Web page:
For the Love of Art! This week on For the Love of Blank we have a guest post from Sage Scott of Everyday Wanderer. Be sure to check out her blog! My favorite post of hers is 10 Up and Coming US Travel Destinations. She has shared amazing tips about how to get your children to love art as much as you do in this post Art Museums for Kids! First we asked her a few questions to introduce herself….
What is Your Blog’s name and what is it about?
Everyday Wanderer is a blog for people with wa nderlust and a “real” life. While everyone can benefit from travel, not everyone is in a position to sell everything they own and perpetually travel the world, including me . I have four kids , three cats, and a mortgage. You don’t have to go some place exotic or have a loaded bank account to benefit from travel. You can experience a lot just by getting out of your own neighborhood and spending time across town.
What was your inspiration to start blogging?
I feel like I’ve been blogging since the beginning of blogging time! Because my entire family lives far away, I started a password-protected blog back in the early 2000s when my now college-aged twins were small so I could easily share photos and stories with my siblings, parents, and others.
Back in 2012, I challenged myself to a 365 photography project to improve my photography skills. I took, edited, and posted one photo a day during 2012, and just kept going. At some point, I realized that a travel blog was better aligned with my interests, and so I launched Everyday Wanderer in September of this year.
What is your best piece of advice to anyone trying to start their own blog?
Do it for reasons you love first and foremost. Do not start a blog only if you think it is some quick and easy way to make millions from affiliate programs or online ads. If this is your only motivation,you will be sorely disappointed. Like most things in life, there is no shortcut to success. Building a successful blog takes time, energy, creativity, and a lot of hard work.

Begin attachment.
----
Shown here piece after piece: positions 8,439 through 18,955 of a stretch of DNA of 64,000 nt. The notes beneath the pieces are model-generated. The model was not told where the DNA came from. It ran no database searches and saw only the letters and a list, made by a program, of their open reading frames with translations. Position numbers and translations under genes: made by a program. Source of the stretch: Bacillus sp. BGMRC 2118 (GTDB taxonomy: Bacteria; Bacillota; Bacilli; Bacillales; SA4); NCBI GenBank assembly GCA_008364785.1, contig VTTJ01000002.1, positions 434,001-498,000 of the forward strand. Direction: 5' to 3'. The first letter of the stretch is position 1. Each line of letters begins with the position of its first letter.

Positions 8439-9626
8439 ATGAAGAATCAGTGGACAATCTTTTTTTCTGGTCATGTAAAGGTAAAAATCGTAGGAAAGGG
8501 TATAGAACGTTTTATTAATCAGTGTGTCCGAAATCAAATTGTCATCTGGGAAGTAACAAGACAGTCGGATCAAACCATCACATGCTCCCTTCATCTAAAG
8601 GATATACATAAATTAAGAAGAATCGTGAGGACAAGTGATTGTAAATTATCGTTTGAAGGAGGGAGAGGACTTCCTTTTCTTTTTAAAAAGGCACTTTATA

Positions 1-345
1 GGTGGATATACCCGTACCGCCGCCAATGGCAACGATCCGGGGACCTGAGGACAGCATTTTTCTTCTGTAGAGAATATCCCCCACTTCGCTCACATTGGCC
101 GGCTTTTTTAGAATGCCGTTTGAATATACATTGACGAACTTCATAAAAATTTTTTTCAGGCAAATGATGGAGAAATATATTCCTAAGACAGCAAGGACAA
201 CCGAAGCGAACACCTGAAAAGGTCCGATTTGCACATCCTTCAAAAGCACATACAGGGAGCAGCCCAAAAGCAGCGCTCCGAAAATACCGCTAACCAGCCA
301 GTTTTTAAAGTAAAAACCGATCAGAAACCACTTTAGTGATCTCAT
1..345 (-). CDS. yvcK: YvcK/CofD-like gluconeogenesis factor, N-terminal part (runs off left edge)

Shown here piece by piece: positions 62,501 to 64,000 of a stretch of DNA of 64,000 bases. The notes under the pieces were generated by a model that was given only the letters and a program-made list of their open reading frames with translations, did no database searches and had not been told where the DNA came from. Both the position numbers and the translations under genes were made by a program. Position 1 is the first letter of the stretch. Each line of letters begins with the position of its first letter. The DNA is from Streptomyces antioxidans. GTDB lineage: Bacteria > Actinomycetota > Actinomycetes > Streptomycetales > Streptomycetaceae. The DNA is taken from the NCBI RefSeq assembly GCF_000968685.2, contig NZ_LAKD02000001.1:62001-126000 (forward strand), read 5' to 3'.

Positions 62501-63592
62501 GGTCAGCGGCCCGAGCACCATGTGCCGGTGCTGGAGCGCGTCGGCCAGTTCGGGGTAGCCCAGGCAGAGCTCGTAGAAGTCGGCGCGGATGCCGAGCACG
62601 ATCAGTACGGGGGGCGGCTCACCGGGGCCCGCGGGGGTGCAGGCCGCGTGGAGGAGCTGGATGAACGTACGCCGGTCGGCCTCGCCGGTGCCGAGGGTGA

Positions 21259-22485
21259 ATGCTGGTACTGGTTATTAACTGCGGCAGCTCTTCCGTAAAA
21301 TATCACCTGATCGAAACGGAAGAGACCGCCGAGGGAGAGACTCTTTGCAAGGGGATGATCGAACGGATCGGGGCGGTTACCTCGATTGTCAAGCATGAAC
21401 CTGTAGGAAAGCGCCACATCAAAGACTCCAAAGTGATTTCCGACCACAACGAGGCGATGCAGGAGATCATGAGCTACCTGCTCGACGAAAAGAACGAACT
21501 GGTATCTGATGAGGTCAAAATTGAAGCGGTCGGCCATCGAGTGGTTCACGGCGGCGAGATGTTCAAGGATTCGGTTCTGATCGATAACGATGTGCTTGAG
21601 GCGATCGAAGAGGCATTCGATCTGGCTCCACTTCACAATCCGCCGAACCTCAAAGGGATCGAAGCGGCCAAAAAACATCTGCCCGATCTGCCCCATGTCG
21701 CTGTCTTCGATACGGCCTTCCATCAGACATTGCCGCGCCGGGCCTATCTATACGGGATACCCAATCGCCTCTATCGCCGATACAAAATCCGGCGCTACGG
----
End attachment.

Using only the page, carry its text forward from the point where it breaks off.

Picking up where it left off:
What is your favorite vacation spot and why?
It’s hard for me to pick just one spot! It’s a family joke that I fall in love with every place I visit minus Las Vegas, Orlando, Dubai, and Topeka. My apologies to those who love those four destinations!
What’s your dream vacation?
If you’re going to dream, dream big! I am pretty sure my life would be complete if I could spend one full year traveling the globe! If that dream is too unreasonable, then I’d say a year in an RV exploring southern Canada and all 48 contiguous US states.
What’s your favorite mode of travel? (car, plane, train)
I’m a big fan of planes, trains, and automobiles! But it depends upon where I am and what makes the most sense. If I need to get from Kansas City to Paris, then it’s a plane. If I need to get from Paris to Amsterdam, then it’s a train. And, if I need to get from Kansas City to my son’s university in Manhattan, Kansas (the LITTLE apple), it’s a car.
Would you rather live in your dream home in a city that you hate or a small rundown shack in your favorite city in the world?
Definitely the shack in my favorite place in the world. Location, location, location!
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Art Museums for Kids!
When you pair my Mom’s art degree with the opportunity to live in Europe, you get a childhood full of visits to art museums. While I appreciate the experiences in hindsight, I was most ungrateful as a child.